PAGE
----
I’m Late, I’m Late for A Very Important Date



In today busy society meetings and training sessions are an every day event for most of us.

As Managers we have meetings with the Partners, we have meetings with outside agencies we then have to have meetings with our Heads of Departments and meetings with the Reception Teams.

We sometimes have to have meetings about meetings!!!! Or it seems like it.

As well as meetings we often have to attend or facilitate training sessions.

Whatever we might be attending be it a meeting or training session it all takes up valuable time and often we might have to attend these in our own time.

So, what annoys me more than anything is bad organisation of a meeting and bad timekeeping.

If you are responsible for organising a meeting session please give some thought to the following


  • Ensure the agenda is sent out well in advance and people attending have the opportunity of adding something to the agenda and giving them time to arrange the time to attend or sending their apologies if they cannot attend.

Minutes of the Previous Meeting

  • Ensure that everyone has been sent a copy of the minutes of the previous meeting to enable them to read before the meeting. Precious time can be lost if people have to read through the minutes of the last meeting before the meeting can actually start.

The Meeting

  • Ensure that the meeting room is set up read for the meeting to start. This includes

–       Relevant paperwork prepared

–       Room prepared as in tables and chairs set out / computers / overheads /   whiteboard / paper / stationary         

  • I have been at a meeting that should have started at 9.00 only to find that the room had to be set up – paperwork had to be photocopied and overheads set up. The actual meeting started at 9.30.
  • If you are not able to set up before the meeting on the day (ie early meeting) ensure that this is done the day before.

Start and Finish Times

  • You should always have a start and finish time for your meetings and keep to these times.
  • It is important that people know the times as they can plan around the meeting.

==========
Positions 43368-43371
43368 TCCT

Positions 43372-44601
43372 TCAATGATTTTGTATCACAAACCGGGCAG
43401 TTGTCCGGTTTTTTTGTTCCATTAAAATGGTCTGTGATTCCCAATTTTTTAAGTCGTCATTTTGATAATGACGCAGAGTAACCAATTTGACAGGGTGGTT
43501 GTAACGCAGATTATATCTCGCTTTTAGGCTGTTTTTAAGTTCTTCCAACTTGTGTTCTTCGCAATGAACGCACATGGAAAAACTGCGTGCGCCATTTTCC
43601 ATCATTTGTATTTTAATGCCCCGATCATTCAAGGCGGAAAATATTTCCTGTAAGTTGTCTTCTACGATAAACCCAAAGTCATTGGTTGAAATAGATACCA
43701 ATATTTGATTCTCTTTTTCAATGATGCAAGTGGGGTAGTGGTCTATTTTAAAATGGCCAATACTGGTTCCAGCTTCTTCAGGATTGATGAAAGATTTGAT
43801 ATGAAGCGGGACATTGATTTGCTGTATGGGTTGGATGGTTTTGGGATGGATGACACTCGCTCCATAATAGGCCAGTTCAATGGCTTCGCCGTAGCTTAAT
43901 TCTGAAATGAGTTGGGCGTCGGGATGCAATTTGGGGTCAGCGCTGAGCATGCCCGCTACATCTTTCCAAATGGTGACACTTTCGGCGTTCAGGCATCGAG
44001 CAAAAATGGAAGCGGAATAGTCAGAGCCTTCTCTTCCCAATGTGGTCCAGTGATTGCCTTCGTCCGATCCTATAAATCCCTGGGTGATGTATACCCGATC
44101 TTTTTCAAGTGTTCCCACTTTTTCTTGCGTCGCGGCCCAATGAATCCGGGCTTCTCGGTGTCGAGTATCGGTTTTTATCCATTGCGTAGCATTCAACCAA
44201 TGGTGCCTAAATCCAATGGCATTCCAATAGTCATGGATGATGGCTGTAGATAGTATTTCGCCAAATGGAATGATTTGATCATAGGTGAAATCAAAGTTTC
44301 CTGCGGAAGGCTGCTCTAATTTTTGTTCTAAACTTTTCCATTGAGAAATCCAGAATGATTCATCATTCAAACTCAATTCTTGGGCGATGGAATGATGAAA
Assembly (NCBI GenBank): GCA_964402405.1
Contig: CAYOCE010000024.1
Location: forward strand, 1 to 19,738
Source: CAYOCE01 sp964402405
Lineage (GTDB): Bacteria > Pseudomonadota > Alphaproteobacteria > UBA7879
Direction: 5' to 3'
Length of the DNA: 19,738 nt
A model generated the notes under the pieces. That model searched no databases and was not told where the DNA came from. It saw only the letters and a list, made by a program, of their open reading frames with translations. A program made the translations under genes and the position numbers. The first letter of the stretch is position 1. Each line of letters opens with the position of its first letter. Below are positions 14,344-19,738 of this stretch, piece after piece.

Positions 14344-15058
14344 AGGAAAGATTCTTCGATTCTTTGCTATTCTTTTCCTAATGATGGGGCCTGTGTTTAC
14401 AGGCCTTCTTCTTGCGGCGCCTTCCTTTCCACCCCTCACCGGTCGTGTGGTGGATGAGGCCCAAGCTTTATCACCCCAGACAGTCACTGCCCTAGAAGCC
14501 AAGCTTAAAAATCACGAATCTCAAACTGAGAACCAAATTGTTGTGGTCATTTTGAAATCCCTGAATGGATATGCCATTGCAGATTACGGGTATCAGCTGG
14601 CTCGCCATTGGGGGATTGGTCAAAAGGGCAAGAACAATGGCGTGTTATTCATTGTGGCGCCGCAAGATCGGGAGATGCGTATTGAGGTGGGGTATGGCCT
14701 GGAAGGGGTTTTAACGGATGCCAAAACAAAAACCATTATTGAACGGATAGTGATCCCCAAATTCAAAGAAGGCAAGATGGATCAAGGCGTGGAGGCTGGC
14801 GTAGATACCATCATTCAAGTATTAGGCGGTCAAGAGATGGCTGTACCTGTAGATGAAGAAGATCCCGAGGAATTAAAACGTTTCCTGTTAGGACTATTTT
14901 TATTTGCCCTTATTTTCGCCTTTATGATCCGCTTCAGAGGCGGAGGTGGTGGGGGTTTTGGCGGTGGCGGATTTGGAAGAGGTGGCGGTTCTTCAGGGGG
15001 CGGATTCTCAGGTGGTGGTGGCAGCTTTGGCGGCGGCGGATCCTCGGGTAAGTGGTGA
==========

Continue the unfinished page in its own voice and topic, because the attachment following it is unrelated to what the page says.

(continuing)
• There is nothing worse than someone turning up late to a meeting or worse if the meeting is running late (due to it starting late) people start getting up and leaving as they have other commitments to attend to.
  • Out of respect you owe it to the people who do turn up on time that the meeting starts and finishes on time.

The same applies to any training session that you might be holding. The start and finish times are just every bit as important to the participant as the session itself.

I am attending a training session at the moment every Wednesday morning at the moment. The tutor on the very first session made it very plain that the sessions would start at 10.00 on the dot and not a minutes later – but also that they would finish at 12.00 on the dot. Everyone knew exactly where they stood and five weeks in not one person has turned up late – and we have all finished on time to. It is such a breath of fresh air to know that we would not be sitting around waiting on the “latecomers” arriving.  We were also asked on that very first session that our mobile phones would have to be switched off during the sessions. Everyone was happy to go along with this.

Yet another course I have recently finished was completely different – people would role in 10 minutes late, to the point one didn’t even had the decency to apologise for being late. Mobile phones would regularly ring during the session and people would go out to answer their calls.  These things disrupted the class as the tutor would then re run what she had gone through with us. This was frustrating as we would have all liked to have had a bit more time at home in the morning, but we agreed to attend the training session, fully aware of the starting and finishing times.

Resentment started setting in amongst some of the group – little digs were given about timekeeping but the tutor wasn’t strong enough to enforce the times – and by this time the sessions had been going for some weeks.

Nothing is more annoying that bad timekeeping.

So, if there are regular meetings, or a training session that might be running over a period of weeks I would suggest that you make it very clear on the very first meeting or session that time keeping is important, and you will start the meeting or the training session at the given time and you would appreciate that everyone turns up on time (of course there are always the exceptions but notice of this would be appreciated). Also that mobile phones are switched off whilst the meeting/session is running.